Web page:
Poli returned to sommersi applications. Taut, simple shapes with new colour combinations of topaz and sapphire combined with violet consequently represented the glass company at the XI Triennale in Milan in 1957. The prosperous climate also manifested itself in the increasing number of colours used for a single object. Some of the objects from this period comprise no fewer than seven to eight transparent layers of colour, whereby the manual polishing of the shape further enhanced the price.

A shift in shares due to the passing of Napoleone Barovier and the withdrawal of Antonio Seguso as partner put Ernesto Seguso and Flavio Poli at the head of the works. Continuing conflicts with Bruno and Angelo Seguso on the artistic direction to be taken caused Flavio Poli to resign in 1963.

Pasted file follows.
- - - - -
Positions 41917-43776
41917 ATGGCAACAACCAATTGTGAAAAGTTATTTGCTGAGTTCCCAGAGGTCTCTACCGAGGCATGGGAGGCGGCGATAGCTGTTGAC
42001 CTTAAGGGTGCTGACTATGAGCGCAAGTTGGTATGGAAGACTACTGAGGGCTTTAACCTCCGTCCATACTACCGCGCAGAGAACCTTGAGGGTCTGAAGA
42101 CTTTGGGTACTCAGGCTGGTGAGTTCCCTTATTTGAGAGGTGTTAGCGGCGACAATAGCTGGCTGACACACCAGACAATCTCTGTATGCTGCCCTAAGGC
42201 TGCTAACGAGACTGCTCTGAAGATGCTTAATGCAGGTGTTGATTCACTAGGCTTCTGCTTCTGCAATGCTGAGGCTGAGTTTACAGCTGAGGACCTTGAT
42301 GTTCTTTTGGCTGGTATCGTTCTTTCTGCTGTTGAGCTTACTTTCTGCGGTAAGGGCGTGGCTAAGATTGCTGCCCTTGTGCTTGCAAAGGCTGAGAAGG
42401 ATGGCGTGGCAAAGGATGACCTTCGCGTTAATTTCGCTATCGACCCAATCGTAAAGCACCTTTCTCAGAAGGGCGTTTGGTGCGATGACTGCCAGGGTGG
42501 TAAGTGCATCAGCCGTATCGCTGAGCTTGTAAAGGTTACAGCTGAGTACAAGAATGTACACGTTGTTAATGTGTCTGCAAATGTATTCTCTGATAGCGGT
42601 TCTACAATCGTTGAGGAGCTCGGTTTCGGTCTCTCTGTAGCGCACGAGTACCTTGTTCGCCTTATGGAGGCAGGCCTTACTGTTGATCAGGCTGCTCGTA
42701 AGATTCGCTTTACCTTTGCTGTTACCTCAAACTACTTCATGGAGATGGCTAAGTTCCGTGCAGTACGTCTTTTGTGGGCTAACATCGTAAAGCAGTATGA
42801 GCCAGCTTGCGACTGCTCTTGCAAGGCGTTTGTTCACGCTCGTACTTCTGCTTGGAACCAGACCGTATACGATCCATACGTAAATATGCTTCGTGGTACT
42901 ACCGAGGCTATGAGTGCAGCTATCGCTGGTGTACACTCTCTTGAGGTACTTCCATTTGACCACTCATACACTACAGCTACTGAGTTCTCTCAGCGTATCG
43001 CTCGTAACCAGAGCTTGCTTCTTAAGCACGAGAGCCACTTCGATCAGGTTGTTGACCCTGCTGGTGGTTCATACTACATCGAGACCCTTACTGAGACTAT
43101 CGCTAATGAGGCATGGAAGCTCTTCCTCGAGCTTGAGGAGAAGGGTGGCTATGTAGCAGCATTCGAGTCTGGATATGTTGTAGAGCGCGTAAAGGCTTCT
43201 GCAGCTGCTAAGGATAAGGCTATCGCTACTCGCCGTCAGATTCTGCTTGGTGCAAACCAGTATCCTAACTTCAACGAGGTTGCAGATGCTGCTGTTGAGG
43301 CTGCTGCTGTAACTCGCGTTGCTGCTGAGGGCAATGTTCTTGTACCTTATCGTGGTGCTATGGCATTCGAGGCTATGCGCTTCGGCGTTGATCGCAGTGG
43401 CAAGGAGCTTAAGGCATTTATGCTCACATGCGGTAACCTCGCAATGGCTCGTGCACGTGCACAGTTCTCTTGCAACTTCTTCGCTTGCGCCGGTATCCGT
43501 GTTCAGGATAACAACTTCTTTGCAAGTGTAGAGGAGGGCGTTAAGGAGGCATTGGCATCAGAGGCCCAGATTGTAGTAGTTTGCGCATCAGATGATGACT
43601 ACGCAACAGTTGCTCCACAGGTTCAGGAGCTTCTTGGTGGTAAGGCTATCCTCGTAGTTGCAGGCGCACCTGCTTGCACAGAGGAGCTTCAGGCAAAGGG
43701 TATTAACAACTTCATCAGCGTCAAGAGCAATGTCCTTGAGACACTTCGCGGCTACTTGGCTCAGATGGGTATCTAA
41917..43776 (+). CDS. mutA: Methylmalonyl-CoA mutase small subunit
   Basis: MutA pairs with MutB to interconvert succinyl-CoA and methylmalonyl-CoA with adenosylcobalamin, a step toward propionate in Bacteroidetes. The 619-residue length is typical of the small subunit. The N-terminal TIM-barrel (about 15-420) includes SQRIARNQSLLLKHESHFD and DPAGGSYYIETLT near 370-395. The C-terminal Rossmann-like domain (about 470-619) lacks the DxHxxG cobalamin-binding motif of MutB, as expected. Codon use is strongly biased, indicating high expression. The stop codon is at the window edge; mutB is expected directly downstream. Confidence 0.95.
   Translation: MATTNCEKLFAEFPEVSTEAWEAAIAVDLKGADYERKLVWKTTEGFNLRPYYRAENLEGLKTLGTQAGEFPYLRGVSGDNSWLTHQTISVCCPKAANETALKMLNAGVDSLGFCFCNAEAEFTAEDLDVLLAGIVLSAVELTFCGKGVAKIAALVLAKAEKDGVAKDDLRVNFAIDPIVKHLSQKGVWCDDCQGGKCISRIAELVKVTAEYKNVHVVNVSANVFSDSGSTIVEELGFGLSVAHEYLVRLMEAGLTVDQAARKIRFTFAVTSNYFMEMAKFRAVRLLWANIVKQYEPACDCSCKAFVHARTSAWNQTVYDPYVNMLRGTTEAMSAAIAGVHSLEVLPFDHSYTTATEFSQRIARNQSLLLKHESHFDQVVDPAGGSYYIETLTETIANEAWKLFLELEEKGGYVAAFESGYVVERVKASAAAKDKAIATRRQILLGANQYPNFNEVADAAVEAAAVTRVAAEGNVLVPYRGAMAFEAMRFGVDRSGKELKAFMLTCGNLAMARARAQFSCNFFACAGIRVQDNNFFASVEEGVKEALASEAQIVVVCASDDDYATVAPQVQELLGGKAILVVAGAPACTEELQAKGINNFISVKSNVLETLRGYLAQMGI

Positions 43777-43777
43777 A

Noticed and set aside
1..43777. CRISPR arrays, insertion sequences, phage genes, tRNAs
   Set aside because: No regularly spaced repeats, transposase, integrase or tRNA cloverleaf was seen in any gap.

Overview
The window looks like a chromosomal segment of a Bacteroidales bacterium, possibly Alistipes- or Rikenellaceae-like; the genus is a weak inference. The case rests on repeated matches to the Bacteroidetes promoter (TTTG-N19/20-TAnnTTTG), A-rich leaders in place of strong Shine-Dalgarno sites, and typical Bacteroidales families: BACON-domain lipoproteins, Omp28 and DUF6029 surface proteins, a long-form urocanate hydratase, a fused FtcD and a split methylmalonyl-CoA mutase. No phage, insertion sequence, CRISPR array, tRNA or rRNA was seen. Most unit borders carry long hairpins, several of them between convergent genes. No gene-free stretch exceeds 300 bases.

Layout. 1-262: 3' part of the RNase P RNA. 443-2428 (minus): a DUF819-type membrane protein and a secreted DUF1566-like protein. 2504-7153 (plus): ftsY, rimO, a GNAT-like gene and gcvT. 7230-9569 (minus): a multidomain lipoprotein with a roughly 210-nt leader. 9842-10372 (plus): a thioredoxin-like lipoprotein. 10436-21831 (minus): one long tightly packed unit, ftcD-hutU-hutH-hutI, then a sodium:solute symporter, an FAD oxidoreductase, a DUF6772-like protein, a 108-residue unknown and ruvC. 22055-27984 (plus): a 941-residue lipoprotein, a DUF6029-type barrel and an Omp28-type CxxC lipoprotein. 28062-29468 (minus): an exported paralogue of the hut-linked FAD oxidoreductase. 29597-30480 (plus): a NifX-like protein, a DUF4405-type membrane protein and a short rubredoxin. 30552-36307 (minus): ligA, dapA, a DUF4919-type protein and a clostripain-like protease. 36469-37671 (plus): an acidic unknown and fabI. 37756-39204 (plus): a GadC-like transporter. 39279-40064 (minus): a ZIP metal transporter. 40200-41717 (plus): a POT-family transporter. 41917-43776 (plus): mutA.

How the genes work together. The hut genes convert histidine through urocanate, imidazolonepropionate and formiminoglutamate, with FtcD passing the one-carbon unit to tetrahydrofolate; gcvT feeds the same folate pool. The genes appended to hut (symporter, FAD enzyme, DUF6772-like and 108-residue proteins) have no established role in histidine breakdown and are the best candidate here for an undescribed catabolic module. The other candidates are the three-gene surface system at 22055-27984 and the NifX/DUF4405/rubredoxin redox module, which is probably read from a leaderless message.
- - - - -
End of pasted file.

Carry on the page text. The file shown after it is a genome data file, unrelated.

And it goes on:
Mario Pinzoni took over the artistic leadership. He did introduce new colours and models, but maintained the basic technique – sommerso – as the company’s trademark. The costly effectuation of this technique and the increased competition caused the once so solid basis to come apart. The company did take part in major events, but did so using the remaining stock. Hardly any new models were introduced, and the use of colour was greatly reduced. Diminishing involvement led Pinzoni to leave the company in 1971, and a last designer made his entry: Vittorio Righattieri. But he too proved unable to turn the tide, and in 1973 Seguso Vetri D’Arte di Angelo Seguso e C. ceased its production.

The takeover by Maurizio Albarelli in 1978 proved the saving grace of the archive which had remained in place all along, and has today been distributed among the Fondazione Cini on San Giorgi and the Seguso family on Murano. The results of years of study based on this archive caught the eye of the Museo del Vetro on Murano (I) and the Design museum in Ghent (B). Together they put this important company – which once belonged to the three leading glass companies on Murano along with Venini and Barovier & Toso – back into the public eye.